Each year, another 1.4 million cases of the disease are diagnosed worldwide.
SemSem’s Ramadan line has a charitable twist
Famed French fashion designer Yves Saint Laurent once said that the city of Marrakesh taught him color. It seems that the Moroccan city has struck again, serving as the inspiration for SemSem’s bold Ramadan line this season.
With its mélange of cultural currents and cosmopolitan charge, the bustle of Marrakesh is manifest in SemSem’s red-based collection. A brassy fire-engine trench and gilded-blush maxi are among the highlights of the edit, available exclusively at luxury e-tailers The Modist and Ounass.
For those seeking bold, iftar-appropriate looks this season, SemSem’s berry-red jumpsuit or high-low hemmed jacquard top are both beautiful, souk-inspired statement pieces. Floral prints appearing throughout the collection recall the Majorelle garden, Saint Laurent’s lush Marrakesh property.
Separates, including tailored pants befitting the refined city-stroller, can be paired with the collection’s pleated tops or layered for dramatic effect.
Self-consciously eschewing derivatives of slouched kaftans, the pieces all feature refined, structured cuts. True to the brand’s aesthetic, SemSem’s Ramadan collection is an unabashed ode to modern, metropolitan femininity.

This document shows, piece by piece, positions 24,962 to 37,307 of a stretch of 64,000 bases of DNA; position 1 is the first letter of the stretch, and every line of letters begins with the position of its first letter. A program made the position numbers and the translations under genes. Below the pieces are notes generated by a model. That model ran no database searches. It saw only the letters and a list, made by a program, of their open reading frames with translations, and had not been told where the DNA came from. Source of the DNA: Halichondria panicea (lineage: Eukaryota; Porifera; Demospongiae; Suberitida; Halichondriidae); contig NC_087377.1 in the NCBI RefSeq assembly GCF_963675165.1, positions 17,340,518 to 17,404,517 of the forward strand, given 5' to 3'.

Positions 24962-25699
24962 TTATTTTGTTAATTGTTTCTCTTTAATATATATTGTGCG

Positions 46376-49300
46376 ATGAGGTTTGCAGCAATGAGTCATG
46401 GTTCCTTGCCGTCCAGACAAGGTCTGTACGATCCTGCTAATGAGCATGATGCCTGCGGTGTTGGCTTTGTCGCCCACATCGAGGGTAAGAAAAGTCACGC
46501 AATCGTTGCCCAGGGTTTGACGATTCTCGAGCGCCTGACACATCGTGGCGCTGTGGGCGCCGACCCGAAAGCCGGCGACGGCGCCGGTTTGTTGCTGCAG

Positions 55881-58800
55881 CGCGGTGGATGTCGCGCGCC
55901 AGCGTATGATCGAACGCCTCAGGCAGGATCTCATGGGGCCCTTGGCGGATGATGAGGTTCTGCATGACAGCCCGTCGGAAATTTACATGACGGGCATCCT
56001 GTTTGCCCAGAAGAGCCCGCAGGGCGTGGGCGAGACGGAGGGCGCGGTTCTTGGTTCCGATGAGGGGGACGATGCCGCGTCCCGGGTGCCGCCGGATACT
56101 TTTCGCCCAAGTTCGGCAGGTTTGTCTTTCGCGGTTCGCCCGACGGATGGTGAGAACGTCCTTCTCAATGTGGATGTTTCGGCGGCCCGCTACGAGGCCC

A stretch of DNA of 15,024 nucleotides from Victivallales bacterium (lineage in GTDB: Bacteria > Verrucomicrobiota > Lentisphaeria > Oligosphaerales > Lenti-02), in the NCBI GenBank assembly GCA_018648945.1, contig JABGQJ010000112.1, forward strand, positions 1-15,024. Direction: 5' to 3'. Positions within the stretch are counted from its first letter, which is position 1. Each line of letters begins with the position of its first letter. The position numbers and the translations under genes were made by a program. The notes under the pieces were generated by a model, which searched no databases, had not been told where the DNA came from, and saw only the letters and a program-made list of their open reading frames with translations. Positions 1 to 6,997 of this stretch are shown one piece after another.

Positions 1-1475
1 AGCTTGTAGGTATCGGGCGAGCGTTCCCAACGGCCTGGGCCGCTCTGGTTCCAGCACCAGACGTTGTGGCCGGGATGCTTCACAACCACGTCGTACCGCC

Founder Abeer Al-Otaiba, who originally hails from Egypt, says this year’s Ramadan edit was “deeply personal.
“I wanted it to be beautiful, impactful and reflective of my heritage,” Al-Otaiba said. “I enjoy the sense of purpose Ramadan represents and I try to embrace all that it has to offer. Creating this collection is an extension of this time of introspection and celebration.”
A dedicated philanthropist with a degree in civil engineering and stints spent living across the Middle East, Europe and America, Al-Otaiba created SemSem in 2015 as a way to celebrate women and children across the globe. Bestowing the label with her daughter’s nickname, Al-Otaiba’s vision has allowed SemSem to mature in a few short years, emerging at the forefront of the luxury, ready-to-wear market.
With lines for both women and girls, the brand has become a favorite of multi-tasking mothers seeking balance and an elegant wardrobe with a charitable sense of purpose. Every season, Al-Otaiba teams up with a non-profit promoting the well-being of women and children.
This year, 10 percent of the sales from the brand’s Ramadan collection sold at Ounass will go to causes supported by the Dubai Cares charity.
Previously, Al-Otaiba sought to raise awareness about maternal mortality rates and youth illiteracy, supporting organizations working across Africa to empower women and children.
Insisting on the confluence of doing good and dressing well, SemSem has become a celebrity favorite, worn by conscientious Hollywood moms like Blake Lively and Kourtney Kardashian.
Showing at Paris Fashion Week and regularly written up in Vogue, SemSem has brought a jet-set chic to mother-daughter wear.
But the line’s ethos isn’t about red-carpet glitter. Encouraging mothers to instill a sense of global awareness and dedication to philanthropy in their daughters lies at the heart of SemSem’s mission. It’s a perfect conversation — and the perfect conversation-provoking ensembles— to have this Ramadan season.